This page might grow some in the future. Right now it's just for folks who read about my Artec scanner meltdown and are curious about the scanner I got to replace it. The following note gives a pretty good summary:
To: Curtis Olson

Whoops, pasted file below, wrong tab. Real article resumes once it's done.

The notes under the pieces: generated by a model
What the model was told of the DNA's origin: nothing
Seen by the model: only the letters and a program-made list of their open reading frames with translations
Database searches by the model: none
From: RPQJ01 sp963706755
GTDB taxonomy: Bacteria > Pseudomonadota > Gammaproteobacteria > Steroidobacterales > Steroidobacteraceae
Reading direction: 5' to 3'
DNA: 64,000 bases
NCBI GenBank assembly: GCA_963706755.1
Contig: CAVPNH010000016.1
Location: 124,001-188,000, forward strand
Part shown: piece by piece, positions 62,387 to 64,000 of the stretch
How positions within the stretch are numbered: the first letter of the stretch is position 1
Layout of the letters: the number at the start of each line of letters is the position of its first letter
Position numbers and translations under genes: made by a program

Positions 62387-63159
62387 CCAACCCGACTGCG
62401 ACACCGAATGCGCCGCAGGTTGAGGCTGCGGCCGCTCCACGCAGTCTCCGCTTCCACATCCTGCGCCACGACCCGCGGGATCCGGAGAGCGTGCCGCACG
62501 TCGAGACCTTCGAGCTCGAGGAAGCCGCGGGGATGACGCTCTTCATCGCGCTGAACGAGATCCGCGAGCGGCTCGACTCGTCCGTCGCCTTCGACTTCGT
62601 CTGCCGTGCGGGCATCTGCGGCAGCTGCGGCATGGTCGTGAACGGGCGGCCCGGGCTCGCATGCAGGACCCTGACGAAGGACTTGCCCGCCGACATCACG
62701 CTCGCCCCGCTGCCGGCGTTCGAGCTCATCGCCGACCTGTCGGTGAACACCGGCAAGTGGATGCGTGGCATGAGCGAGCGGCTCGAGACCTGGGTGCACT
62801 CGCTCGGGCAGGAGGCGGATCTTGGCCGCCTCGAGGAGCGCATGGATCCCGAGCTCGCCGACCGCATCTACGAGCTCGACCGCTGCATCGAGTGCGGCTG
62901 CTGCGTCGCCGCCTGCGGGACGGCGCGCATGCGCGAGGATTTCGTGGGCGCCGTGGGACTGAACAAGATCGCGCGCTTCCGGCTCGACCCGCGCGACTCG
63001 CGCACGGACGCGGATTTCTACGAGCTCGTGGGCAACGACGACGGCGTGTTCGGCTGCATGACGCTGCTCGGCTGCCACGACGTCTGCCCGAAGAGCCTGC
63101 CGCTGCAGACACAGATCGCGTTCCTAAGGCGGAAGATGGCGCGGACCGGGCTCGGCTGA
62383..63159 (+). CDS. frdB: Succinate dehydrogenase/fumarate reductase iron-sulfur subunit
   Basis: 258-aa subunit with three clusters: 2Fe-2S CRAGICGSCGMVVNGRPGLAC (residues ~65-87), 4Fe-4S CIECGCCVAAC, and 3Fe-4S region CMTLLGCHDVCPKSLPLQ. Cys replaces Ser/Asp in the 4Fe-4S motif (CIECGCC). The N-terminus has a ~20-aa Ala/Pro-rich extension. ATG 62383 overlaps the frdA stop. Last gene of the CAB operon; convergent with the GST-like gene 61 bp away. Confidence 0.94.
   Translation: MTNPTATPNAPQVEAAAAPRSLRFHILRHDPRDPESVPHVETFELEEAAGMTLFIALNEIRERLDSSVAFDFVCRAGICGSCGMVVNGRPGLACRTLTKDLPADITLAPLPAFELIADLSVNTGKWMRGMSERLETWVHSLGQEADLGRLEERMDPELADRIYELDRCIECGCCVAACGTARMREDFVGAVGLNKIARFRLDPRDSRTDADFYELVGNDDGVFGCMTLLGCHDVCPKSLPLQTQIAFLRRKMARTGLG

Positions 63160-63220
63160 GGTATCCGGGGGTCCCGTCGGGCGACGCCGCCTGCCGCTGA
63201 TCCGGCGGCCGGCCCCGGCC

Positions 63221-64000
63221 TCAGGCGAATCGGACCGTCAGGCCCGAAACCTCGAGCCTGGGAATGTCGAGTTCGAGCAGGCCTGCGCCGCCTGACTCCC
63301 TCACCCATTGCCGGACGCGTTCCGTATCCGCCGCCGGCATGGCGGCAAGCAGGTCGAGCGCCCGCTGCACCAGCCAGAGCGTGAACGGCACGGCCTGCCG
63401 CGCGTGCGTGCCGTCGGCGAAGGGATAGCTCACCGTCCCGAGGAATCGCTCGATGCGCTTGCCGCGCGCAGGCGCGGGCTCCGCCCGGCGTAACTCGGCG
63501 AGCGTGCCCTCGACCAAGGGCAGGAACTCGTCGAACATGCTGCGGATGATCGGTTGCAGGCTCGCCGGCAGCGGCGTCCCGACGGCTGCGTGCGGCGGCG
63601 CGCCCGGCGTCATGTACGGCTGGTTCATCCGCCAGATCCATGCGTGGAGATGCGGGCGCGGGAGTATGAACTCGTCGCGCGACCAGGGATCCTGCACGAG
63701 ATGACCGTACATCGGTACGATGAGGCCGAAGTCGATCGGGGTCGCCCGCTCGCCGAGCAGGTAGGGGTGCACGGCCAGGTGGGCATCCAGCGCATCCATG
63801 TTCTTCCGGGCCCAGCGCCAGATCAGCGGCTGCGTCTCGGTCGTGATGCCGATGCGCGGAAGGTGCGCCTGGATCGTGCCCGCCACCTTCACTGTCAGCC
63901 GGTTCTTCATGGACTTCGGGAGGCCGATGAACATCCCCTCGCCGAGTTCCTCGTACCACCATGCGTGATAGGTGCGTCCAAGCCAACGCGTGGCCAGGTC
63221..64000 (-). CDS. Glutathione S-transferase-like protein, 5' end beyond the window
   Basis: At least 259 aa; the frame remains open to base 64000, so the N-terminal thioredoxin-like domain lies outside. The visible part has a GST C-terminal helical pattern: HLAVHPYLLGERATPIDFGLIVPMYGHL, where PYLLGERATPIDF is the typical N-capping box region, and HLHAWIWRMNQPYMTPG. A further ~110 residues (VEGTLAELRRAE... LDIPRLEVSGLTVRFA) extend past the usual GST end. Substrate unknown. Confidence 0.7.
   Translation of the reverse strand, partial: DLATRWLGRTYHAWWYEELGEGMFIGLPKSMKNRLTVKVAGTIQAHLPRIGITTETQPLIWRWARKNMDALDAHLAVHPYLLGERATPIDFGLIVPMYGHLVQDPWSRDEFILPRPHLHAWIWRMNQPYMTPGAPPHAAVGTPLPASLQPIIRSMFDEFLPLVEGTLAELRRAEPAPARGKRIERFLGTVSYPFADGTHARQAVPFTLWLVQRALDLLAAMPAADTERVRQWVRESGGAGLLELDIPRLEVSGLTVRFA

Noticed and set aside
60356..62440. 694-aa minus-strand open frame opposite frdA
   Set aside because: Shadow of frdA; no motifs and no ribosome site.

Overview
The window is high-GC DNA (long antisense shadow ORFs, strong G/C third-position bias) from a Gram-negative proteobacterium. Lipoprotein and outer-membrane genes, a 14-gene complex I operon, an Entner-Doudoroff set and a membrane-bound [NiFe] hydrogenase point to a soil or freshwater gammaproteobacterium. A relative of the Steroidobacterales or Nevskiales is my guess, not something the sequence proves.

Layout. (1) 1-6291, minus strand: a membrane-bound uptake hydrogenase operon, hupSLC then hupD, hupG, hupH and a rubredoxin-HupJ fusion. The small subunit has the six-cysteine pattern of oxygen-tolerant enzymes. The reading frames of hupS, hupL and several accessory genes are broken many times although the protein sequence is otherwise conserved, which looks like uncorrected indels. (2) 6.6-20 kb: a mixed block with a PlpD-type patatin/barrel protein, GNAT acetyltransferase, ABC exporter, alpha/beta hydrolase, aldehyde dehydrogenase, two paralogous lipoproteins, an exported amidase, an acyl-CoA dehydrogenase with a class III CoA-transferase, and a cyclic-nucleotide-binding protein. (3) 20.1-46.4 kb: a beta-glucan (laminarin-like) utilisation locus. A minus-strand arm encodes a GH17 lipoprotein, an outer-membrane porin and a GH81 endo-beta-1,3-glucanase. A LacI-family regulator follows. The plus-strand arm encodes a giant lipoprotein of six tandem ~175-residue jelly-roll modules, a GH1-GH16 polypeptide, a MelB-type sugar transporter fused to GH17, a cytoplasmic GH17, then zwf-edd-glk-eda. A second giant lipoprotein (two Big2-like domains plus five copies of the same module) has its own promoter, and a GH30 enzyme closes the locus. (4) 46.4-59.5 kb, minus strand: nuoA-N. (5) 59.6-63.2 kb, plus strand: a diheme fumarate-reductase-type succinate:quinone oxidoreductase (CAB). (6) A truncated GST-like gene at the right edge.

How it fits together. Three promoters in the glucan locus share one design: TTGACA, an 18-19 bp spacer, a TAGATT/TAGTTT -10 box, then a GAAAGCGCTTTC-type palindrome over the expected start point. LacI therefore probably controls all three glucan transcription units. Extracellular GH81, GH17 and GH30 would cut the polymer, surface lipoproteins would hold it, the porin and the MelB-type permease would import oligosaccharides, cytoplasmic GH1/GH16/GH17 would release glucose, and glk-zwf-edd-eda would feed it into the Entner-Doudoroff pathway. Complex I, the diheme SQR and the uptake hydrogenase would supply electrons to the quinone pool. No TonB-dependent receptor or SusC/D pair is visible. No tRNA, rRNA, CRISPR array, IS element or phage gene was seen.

From: [Marcus Brooks' old email address] Subject: Re: Artec Cc: Bcc: mbrooks X-Attachments: > >What scanner have you decided to go with since your [Artec A6000CM] page? We got Apple's Color OneScanner 600/27. It's more compact and apparently better-made than the Artec. It gives much better color, even first crack out of the box, and it has a Xenon lamp that will probably last longer (for our purposes) because it only comes on during scans. (The Artec's fluorescent lamp is on all the time, and, per the scanner's instructions, you have to leave it on whenever the computer is running.) On the other hand the Artec provides for an (extra cost) transparency scanner, it handles legal-size paper, and even at three passes it's faster (except maybe if you always scan full pages). The Artec's control window isn't as pretty, but it is more convenient because it keeps your last preview. You can lay out several photographs and scan them in sequence off of the same preview. Much faster than Apple's, which forces you to preview every scan. Apple's control window is also really annoying because it always changes your last custom resolution setting back to the default for the selected printer, and all the defaults are much lower than I like to use. Why buy a 600 dpi (optical res) scanner if you only scan at 180 dpi? More than anything else, I hate having to make the same [darned] selection over and over and over again. True, the OneScanner software has some neat Desktop integration-style features, but that came at the cost of really slipping up on the basics. And another thing, the Apple control window's highlight and shadow settings are artificial: I hoped they would set the bright and dark sensitivity of the scan (for ideal tonal resolution) but they just set a high and low threshold for brightness values: no better than setting levels in Adobe PhotoShop LE, which is easier to use and gives much better control. In fact, the best thing about the Artec is it comes with PhotoShop LE. PhotoShop's wonderful Levels dialog gives much better control over brightness levels, contrast, and gamma (midtone brightness) than the ordinary brightness and contrast controls provided in Apple's OneScanner software. PhotoShop also works much better in my 20 Meg RAM configuration (given plenty of disk space), and it has a passel of other photo touch-up and painting tools that literally blow away the Apple software. In an ideal world, I would like to buy PhotoShop LE separately to use with the OneScanner (which at least has a driver plug-in for PhotoShop). Unfortunately, the LE version isn't separately available: you have to buy the full blown version, which is so costly you could buy the Artec cheaper and throw it away, just to get PhotoShop LE. >Also, >do you have any suggestions for a novice, like myself, in deciding what >scanner to buy and ultimately how the scanner relates to output? Well, I've only really tried the two scanners, although I've dinked with imaging for quite a while (I even wrote a nice 3D ray-tracer/animation manual once). But the fact is, I'm learning all the time. I think Apple is more-or-less correct that you need roughly half the dpi resolution of your final-copy printer. That's because the printer's halftone screen "trades in" dpi resolution for shading. But I like to start with at least a little more resolution than I need, to allow for enlargement, touch-up, cropping, and so forth. Really there is an art to the whole halftone-screening and printing process that I have yet to learn adequately. One thing: most scanner ads publish "interpolated" resolutions, the actual optical resolution is in fine print, if anywhere. Interpolation is OK for some things, I guess, but I don't trust it for comparing scanners. The quality of interpolation is bound to vary. I think color accuracy and software are more important in selecting a scanner than resolution or interpolation quality; unless, perhaps, you are doing posters or enlargements. Unfortunately, resolution numbers are much easier to publish. > >I plan to "in-house" publish a manuscript with graphics this Fall and >would appreciate your comments if you have the time. Study up on brightness, contrast, and gamma matching and, if you're using color, color matching from scanner to monitor and from monitor to press. Then make test prints of your art anyway--on the _final_ printer. I've had lines that looked great on the screen or on a laser printer but nearly disappeared on the production printer. Photos that look bright and clear on the monitor can turn dark and murky on the page. A lot depends on the software you use, and unfortunately the only WYSIWYG software I've published with in a few years is a big-business monster called Interleaf. Even in that, what you see is not _necessarily_ what you get. Don't fret, though, any WYSIWYG software beats "markup languages" like BookMaster every day of the week and twice late Sunday night.